We are almost a month removed from the *ahem* successful third installment of the Sharknado series, Sharknado 3: Oh Hell No! In the last few years, I’ve begun to watch many movies in the category of “so bad, it’s good”, particularly monster movies. There are plenty of shark movies out there like Avalanche Sharks and Sand Sharks as well as Sharktopus, all of which I have seen. These are the movies that are great to watch with others either to laugh at the acting, the effects or the ridiculousness of what these monsters are able to achieve. They are all good for a laugh but, for some reason, Sharknado is different. When I saw the first film, I considered it to be the most watchable, intentionally bad movie I had ever seen but why does it stand out?
Well, let’s look at the title. It’s called Sharknado, how can that not draw your attention? The other titles of shark films are all ridiculous but ultimately, they consist of sharks swimming in a place they shouldn’t be able to swim or they are some kind of hybrid between a shark and another animal. Whereas Sharknado combines the awesome killing power of sharks with the natural, destructive force of tornadoes. Sharknado at least makes sense….well, kind of. There’s nothing supernatural about the sharks unlike some other bad shark movies.
The first Sharknado film followed a lot of the cliches associated with bad monster movies with deaths to minor characters occurring at the most obvious point perhaps where a character dismisses the idea of a shark falling from the sky only to suffer that fate seconds later. The animations are basic, the camera shots and transitions are clunky and the acting leaves a lot to be desired. All these add up to enjoyable viewing in terms of mocking these traits but Sharknado actually managed to keep my interest throughout.
Usually, in these kinds of films, there’s plenty of drivel as part of the dialogue and while you will see a few attacks from the monster, it usually occurs in secluded incidents. Sharknado establishes a group of people early on and while some get lost along the way, the movie actually follows the journey of the group and they actually have a reason to be on the move. In other films, it’s usually a bunch of teenagers just ripping on each other for an hour while a few strangers get killed off until the final showdown. That’s the advantage of a Sharknado, it can follow the main group around and usually means you’re not waiting too long for more airborne shark action. Most of these movies revolve around people on holiday getting caught up in a problem where they must stay put.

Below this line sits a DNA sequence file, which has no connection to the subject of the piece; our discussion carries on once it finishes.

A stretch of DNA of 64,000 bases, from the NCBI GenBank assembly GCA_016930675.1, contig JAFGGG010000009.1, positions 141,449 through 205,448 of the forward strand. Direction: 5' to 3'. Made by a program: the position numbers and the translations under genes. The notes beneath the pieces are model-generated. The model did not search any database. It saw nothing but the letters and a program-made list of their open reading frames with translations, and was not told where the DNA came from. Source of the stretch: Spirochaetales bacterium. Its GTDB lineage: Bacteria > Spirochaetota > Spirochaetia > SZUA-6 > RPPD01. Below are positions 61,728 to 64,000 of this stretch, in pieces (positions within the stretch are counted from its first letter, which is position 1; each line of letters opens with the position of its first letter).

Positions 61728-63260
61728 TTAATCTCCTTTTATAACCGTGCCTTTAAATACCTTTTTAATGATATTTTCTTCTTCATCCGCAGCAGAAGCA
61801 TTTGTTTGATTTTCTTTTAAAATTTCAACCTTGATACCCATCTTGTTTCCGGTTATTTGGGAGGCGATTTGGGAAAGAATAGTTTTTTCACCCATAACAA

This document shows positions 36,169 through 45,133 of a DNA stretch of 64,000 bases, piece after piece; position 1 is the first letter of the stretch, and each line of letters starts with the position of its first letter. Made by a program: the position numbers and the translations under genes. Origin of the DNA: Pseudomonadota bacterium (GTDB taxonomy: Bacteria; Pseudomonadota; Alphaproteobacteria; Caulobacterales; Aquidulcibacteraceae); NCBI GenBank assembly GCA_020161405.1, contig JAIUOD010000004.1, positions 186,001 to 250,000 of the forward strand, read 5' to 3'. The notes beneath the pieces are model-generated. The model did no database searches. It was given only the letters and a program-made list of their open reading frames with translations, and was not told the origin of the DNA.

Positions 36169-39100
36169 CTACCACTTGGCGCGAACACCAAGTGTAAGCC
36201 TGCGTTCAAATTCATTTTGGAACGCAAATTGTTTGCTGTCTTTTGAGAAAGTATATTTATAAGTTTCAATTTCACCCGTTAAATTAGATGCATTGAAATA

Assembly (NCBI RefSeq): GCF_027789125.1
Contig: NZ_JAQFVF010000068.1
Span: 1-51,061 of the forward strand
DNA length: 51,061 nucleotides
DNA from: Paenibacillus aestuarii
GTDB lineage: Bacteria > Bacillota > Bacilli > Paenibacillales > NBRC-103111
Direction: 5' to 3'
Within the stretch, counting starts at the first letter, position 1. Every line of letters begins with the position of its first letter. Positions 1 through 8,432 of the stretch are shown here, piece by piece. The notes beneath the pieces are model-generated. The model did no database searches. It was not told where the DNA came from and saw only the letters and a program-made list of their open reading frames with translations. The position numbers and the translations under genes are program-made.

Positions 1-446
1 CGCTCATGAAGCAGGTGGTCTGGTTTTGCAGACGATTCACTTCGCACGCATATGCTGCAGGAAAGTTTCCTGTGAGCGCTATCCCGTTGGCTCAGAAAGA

As I said, the characters in Sharknado make it a much more watchable movie. The main character Fin (get it?), played by Ian Ziering, is caught up in the storm with his girlfriend Nova along with a couple of other acquaintances. Upon learning about the Sharknado, he decides he needs to help his estranged wife and his daughter to escape. Now, we have the group on a journey and a clear motivation for them to travel. It’s hardly an Oscar-winning plot but at least the actions of the characters make sense. While some films will have fifty minutes of dull dialogue from horny teenagers on holiday only to be killed by some kind of unnatural monster, Sharknado gives the group a clear objective rather than just sitting around and hoping not to die.
That’s not to say that Sharknado is anywhere near a logical film. There’s plenty of ‘bad monster movie physics’ in the film. One piece of physics that immediately comes to mind is the law that states that if you throw a bomb into a tornado, it will dissipate. Another gem is that you can survive being swallowed whole by a shark.
The appeal of the Sharknado sequels has a lot to do with Ian Ziering. The second Sharknado, aptly named The Second One, followed his character from the end of the first film. In terms of building a Sharknado franchise, it helps that the entire first film didn’t consist of throw-away characters. The continuation of Fin’s story shows that there is actually some thought being put into building him as the main character. The chainsaw has become the iconic weapon of Fin and of the Sharknado series of films. The second and third film are mainly a case of ‘same problem, different city,’ they don’t do much to build on anything from the first film. Instead, the only thing that does build throughout the two films revolve around Fin and his life of dealing with a Sharknado so now we have a cult hero as well as a cult film.
Sharknado stands out from the rest of the monster movies. While people are happy to watch bad monster movies, Sharknado and its sequels created a huge buzz that was incomparable to many other straight-to-television movies. Many celebrities wanted to appear in a cameo role for the Sharknado films because they wanted to be a part of the cult series, not because they were actors desperate for work. The end setting for Sharknado 3 raised the bar in terms of ridiculousness but it was the kind of ridiculous giant leap needed to give us something new and entertaining for the cult following to collectively laugh and enjoy its ludicrous nature. I would say it’s hard to know how to top it but nothing has to make sense. The sky is certainly not the limit.
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